The “common prosperity” plan

August was a roller coaster month for the MSCI China Index, as the market was continuously digesting non-stop regulatory crackdowns across multiple industries. The “common prosperity” theme advocated by the government, and the labelling of online gaming as “spiritual opium” by the state media added further concern to the market, resulting in the MSCI China Total Return Index declining as much as 8% at one stage, before rebounding to end the month flat.

Monthly Fund Commentary
22 Sep 2021

August was a roller coaster month for the MSCI China Index, as the market was continuously digesting non-stop regulatory crackdowns across multiple industries. The “common prosperity” theme advocated by the government, and the labelling of online gaming as “spiritual opium” by the state media added further concern to the market, resulting in the MSCI China Total Return Index declining as much as 8% at one stage, before rebounding to end the month flat.

The delta-driven resurgence of new COVID-19 cases, in addition to reported floods in China, further dampened economic activities. Service industries such as Catering, Hotels, Tourism and Offline Entertainment were impacted the most.

Activity indicators in July weakened and missed market expectations. The weakness was broad-based, from retail sales to export growth and reflected a combination of factors, such as floods in the Henan province and a resurgence of COVID-19 cases in Guangdong.

We expect the data to turn weaker still in the coming months following the news of a new wave of COVID-19 in Fujian, and weakened private investment on the back of tightening regulations. This said, more monetary easing from the government may be on the way to stabilise the economy.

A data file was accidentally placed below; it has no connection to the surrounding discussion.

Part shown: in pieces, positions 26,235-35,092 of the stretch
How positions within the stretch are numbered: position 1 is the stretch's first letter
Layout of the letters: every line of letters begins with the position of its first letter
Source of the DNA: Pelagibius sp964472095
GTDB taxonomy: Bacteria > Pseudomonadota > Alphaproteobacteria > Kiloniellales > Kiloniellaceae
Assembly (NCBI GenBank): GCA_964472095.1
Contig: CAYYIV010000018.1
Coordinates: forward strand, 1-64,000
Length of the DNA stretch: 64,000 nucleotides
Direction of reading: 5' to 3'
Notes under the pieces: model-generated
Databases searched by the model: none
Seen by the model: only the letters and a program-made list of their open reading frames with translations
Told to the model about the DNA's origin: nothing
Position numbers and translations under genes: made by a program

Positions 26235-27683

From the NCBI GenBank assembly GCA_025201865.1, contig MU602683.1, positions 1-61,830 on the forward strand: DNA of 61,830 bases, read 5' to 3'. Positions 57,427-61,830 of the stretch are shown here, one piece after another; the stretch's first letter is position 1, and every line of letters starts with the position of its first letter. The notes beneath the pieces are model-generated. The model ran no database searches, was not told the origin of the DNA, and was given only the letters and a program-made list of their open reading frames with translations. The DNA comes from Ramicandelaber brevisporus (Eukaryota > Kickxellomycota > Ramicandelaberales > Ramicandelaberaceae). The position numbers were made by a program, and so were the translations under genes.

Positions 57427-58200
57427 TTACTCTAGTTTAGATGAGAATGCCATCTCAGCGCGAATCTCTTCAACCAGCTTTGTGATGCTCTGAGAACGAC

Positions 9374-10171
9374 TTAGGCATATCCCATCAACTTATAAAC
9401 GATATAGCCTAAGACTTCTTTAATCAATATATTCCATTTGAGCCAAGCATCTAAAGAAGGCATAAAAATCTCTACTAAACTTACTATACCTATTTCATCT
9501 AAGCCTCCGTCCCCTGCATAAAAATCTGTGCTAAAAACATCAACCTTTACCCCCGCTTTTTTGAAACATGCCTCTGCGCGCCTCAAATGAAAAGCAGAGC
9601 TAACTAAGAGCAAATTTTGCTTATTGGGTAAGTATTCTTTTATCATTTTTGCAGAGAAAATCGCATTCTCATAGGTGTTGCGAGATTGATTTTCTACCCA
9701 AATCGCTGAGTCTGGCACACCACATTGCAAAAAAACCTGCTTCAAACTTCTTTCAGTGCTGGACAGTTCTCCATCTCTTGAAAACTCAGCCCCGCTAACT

In addition to the regulatory clampdown, President Xi’s common prosperity speech was yet another undesirable surprise to the market. The speech laid out China’s new direction to rebalance the economy towards labour and to tackle social inequality. The market did not react well as the ideology suggests a redistribution of wealth from high-income groups and highly profitable companies to the mass market. Tax and social welfare increases are likely.

There were no major surprises from the interim results of Internet companies following the earlier earnings cuts. The common theme from the results announcements was that bellwether companies all embraced common prosperity in their business outlook, either through increased investment or donations to funds.

Alibaba stated that government tax breaks for the Internet industry, which have been in place for a number of years, would start to dwindle. Currently, many Internet companies are qualified as key software enterprises and entitled to a 10% preferential tax rate. Alibaba expects its effective tax rate to rise from 8% to 20%.

The Sports industry is one of the few industries that remains supported by the government. In August, the government rolled out a new 5-year national mass fitness programme to promote public health. Sportswear stocks had a good run on the back of this news. Fundamentally, leading players such as Anta and Li Ning also reported better than expected interim results.

July’s nationwide property sales finally recorded the first YoY decline this year. We see this as the first positive sign for the sector. If this level of decline continues for a few more months, we are likely to see a policy reversal from the government.

The Strategic China Panda Fund edged up 0.3% during the month, slightly outperforming the market. Given the fluid situation in China, we will take a rather cautious stance in the near term.

As always, we invite investors and prospective investors, to get in touch if you would like to discuss the positions held in the portfolio or require further information.

Adam TurbervilleAdam Turberville
Director
+44 1481 742380
a.turberville@ericsturdza.com

The views and statements contained herein are those of LBN Advisers Limited in their capacity as Investment Adviser to the Fund as of 19/09/2021 and are based on internal research and modelling. Please click on Disclaimer Page to view full disclaimers.